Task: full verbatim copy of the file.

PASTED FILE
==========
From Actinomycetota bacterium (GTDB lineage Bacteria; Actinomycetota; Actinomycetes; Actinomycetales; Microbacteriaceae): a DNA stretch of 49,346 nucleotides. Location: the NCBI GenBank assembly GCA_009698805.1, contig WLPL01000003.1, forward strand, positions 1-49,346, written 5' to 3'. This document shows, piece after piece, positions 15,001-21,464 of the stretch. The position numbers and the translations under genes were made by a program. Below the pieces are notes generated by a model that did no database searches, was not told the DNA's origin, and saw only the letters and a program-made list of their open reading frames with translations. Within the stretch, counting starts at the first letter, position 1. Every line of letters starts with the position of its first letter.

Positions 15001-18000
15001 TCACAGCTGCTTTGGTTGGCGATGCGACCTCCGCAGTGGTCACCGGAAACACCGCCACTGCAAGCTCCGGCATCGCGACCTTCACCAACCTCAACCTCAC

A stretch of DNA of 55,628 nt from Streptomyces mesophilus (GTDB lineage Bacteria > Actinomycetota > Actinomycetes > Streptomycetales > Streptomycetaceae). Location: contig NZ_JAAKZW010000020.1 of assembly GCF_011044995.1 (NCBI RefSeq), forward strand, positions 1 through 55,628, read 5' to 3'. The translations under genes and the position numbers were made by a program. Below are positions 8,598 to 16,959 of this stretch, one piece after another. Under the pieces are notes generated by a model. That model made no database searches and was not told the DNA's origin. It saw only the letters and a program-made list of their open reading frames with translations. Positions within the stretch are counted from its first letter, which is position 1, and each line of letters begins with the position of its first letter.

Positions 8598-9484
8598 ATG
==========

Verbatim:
From Actinomycetota bacterium (GTDB lineage Bacteria; Actinomycetota; Actinomycetes; Actinomycetales; Microbacteriaceae): a DNA stretch of 49,346 nucleotides. Location: the NCBI GenBank assembly GCA_009698805.1, contig WLPL01000003.1, forward strand, positions 1-49,346, written 5' to 3'. This document shows, piece after piece, positions 15,001-21,464 of the stretch. The position numbers and the translations under genes were made by a program. Below the pieces are notes generated by a model that did no database searches, was not told the DNA's origin, and saw only the letters and a program-made list of their open reading frames with translations. Within the stretch, counting starts at the first letter, position 1. Every line of letters starts with the position of its first letter.

Positions 15001-18000
15001 TCACAGCTGCTTTGGTTGGCGATGCGACCTCCGCAGTGGTCACCGGAAACACCGCCACTGCAAGCTCCGGCATCGCGACCTTCACCAACCTCAACCTCAC

A stretch of DNA of 55,628 nt from Streptomyces mesophilus (GTDB lineage Bacteria > Actinomycetota > Actinomycetes > Streptomycetales > Streptomycetaceae). Location: contig NZ_JAAKZW010000020.1 of assembly GCF_011044995.1 (NCBI RefSeq), forward strand, positions 1 through 55,628, read 5' to 3'. The translations under genes and the position numbers were made by a program. Below are positions 8,598 to 16,959 of this stretch, one piece after another. Under the pieces are notes generated by a model. That model made no database searches and was not told the DNA's origin. It saw only the letters and a program-made list of their open reading frames with translations. Positions within the stretch are counted from its first letter, which is position 1, and each line of letters begins with the position of its first letter.

Positions 8598-9484
8598 ATG